New PHS Research Conflict of Interest Regulations
Revisions to the 1995 Public Health Service (PHS) regulations regarding financial conflict of interest (COI) in publicly funded research, enacted by the Department of Health and Human Services (HHS) in 2011, will be effective on August 24.
Among the most impactful changes are revisions to the definition of “significant financial interest,” extent of investigators’ disclosure of information to institutions regarding their financial interests, institutions’ management of financial conflicts of interest, information reported to NIH and other funders, information made available to the public, and investigator training.
Ahead of these revisions, Northwestern University Provost Dan Linzer recently sent a statement informing the community that as of Monday, July 23, Northwestern had implemented its own new COI policy. He noted that the last time the Northwestern policy and procedures were rewritten was over a decade ago, and that much has changed in the intervening years.
“The new PHS requirements, which we hear may be adopted in part or wholly by other agencies, provided impetus to revisit our COI policies and procedures,” he said in the statement. “The policy changes are being implemented to comply with new federal regulations governing Financial Conflict of Interest (FCOI) policies at all institutions accepting PHS research funds.”
The new Northwestern policy and process will apply to all individuals involved in the design, conduct, or reporting of research for all proposals submitted and current awards received on or after August 24. While all research investigators will be affected by the new Northwestern COI policy, PHS funded researchers and staff working on PHS-funded studies will have additional disclosure requirements.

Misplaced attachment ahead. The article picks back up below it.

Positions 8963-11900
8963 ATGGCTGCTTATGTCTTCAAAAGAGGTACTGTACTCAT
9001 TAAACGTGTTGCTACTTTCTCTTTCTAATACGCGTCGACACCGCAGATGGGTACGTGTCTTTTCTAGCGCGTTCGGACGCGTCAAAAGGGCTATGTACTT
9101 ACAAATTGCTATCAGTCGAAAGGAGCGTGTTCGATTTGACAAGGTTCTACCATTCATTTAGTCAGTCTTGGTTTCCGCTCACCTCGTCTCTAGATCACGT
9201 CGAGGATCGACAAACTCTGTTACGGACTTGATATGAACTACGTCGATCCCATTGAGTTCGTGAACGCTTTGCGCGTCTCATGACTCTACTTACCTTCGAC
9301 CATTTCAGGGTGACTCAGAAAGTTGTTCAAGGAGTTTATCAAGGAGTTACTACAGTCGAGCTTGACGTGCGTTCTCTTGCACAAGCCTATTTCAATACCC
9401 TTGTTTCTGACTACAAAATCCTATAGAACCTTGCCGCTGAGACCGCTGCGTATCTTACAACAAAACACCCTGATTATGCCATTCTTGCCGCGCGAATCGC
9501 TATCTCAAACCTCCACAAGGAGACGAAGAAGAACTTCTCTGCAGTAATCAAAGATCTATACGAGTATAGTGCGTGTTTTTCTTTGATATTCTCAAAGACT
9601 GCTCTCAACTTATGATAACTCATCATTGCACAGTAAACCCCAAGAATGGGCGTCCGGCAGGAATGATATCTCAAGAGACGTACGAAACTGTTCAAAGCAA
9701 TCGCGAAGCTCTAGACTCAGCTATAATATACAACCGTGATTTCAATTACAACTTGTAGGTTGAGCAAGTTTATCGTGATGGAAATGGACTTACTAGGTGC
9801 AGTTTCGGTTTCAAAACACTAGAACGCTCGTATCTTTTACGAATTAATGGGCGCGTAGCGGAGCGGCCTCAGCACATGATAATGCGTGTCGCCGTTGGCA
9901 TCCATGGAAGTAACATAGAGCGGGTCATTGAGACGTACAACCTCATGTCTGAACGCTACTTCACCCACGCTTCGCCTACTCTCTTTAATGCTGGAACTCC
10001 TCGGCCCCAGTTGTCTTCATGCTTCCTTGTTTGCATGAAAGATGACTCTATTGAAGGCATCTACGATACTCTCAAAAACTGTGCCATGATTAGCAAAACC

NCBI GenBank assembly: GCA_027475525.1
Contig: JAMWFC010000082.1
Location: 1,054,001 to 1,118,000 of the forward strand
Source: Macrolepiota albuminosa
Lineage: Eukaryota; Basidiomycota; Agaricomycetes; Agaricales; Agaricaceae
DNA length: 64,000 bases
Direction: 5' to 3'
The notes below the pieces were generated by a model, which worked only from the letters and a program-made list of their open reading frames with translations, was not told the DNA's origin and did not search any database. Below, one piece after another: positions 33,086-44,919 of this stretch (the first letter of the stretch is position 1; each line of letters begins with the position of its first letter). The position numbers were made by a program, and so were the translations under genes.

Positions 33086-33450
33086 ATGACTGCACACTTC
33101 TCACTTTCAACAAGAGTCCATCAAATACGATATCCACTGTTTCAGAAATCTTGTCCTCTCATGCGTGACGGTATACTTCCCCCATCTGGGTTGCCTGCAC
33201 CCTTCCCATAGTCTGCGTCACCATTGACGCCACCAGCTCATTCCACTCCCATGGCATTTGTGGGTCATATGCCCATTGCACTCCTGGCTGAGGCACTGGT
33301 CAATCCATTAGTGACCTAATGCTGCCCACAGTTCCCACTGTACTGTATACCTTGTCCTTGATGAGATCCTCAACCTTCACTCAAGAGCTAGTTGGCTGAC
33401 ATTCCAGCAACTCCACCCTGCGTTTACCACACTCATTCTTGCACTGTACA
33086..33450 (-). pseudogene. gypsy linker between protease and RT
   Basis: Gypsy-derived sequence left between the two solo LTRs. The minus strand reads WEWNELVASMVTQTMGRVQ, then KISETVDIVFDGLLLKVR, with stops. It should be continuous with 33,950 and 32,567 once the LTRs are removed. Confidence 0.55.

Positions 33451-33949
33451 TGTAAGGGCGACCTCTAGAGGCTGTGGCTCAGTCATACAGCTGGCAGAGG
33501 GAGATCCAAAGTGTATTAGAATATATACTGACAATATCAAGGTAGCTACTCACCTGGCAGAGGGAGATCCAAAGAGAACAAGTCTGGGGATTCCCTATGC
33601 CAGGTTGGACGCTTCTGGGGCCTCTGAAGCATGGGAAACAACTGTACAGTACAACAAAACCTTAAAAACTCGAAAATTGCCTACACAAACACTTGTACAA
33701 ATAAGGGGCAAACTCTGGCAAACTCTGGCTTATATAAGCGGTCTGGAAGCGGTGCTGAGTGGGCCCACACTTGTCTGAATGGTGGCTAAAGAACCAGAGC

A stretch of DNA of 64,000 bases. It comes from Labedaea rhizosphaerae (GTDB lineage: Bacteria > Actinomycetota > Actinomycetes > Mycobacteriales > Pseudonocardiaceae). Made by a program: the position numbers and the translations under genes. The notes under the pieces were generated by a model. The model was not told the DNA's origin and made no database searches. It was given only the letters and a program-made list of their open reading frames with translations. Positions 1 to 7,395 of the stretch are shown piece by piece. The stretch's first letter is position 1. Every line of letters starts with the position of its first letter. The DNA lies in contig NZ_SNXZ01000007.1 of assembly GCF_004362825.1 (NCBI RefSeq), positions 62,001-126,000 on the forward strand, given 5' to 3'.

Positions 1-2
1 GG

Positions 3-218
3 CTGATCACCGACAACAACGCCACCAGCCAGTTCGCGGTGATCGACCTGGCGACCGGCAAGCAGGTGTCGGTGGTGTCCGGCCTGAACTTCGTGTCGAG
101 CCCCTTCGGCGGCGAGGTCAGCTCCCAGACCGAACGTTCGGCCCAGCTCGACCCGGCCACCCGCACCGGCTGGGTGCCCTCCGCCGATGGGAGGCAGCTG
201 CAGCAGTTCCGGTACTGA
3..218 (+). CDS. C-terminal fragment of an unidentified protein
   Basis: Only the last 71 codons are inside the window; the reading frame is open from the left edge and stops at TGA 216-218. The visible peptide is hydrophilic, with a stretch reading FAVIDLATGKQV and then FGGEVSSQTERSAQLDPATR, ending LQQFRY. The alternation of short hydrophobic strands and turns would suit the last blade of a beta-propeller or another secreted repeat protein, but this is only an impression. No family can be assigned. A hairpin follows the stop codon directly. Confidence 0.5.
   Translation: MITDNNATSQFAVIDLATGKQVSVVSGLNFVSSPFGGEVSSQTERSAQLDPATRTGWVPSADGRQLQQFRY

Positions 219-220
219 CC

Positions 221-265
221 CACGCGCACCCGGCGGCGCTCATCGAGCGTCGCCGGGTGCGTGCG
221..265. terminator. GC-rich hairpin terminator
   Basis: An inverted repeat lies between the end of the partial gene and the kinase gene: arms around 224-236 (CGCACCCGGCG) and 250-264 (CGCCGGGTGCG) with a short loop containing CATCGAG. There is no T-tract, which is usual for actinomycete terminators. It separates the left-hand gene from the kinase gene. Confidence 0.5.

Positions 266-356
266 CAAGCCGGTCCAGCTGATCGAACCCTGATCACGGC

Further information about the new Northwestern University COI policy can be found on the Conflict of Interest Office (NUCOI) website.
What you need to know about the PHS regulations
- As Linzer noted, the PHS regulations may affect all agencies funded under HHS. Says Michelle Melin- Rogovin, manager of research administration at Northwestern University Feinberg School of Medicine, “The NIH guidance is probably good for sister agencies that are smaller and less structured to follow. Also, as goes PHS, goes the federal government; the National Science Foundation has similar guidelines, so don’t think you’re off the hook.” Melin-Rogovin has been writing about the new guidelines in her blog, “Research Administration Nation.”
- The Feinberg Research Office recommends checking the NIH website FCOI page for new information at least weekly.
- Melin-Rogovin also recommends bookmarking the NIH frequently asked questions section about the regulations – new questions are added regularly.
- Research administrators should be prepared to ask PIs about planned travel and its purpose – creating a checklist of items to ask about, depending on the investigator’s type of research activity, will be important.
Melin-Rogovin adds, “Collaboration between industry and academia is needed in order to fund advancement in science. Not every relationship is a conflict of interest, and these relationships can be extremely complicated. If you have a question, it’s perfectly appropriate to ask about it in order to receive additional information and to understand that the project you’re working on is meeting your university guidelines and the new regulations.”
Presentation slides and a handout from the July town hall meeting regarding the new PHS regulations and Northwestern COI policy are available on the NUCIO website. General questions and inquiries about the new policy should be directed to firstname.lastname@example.org.
This page last updated Aug 24, 2012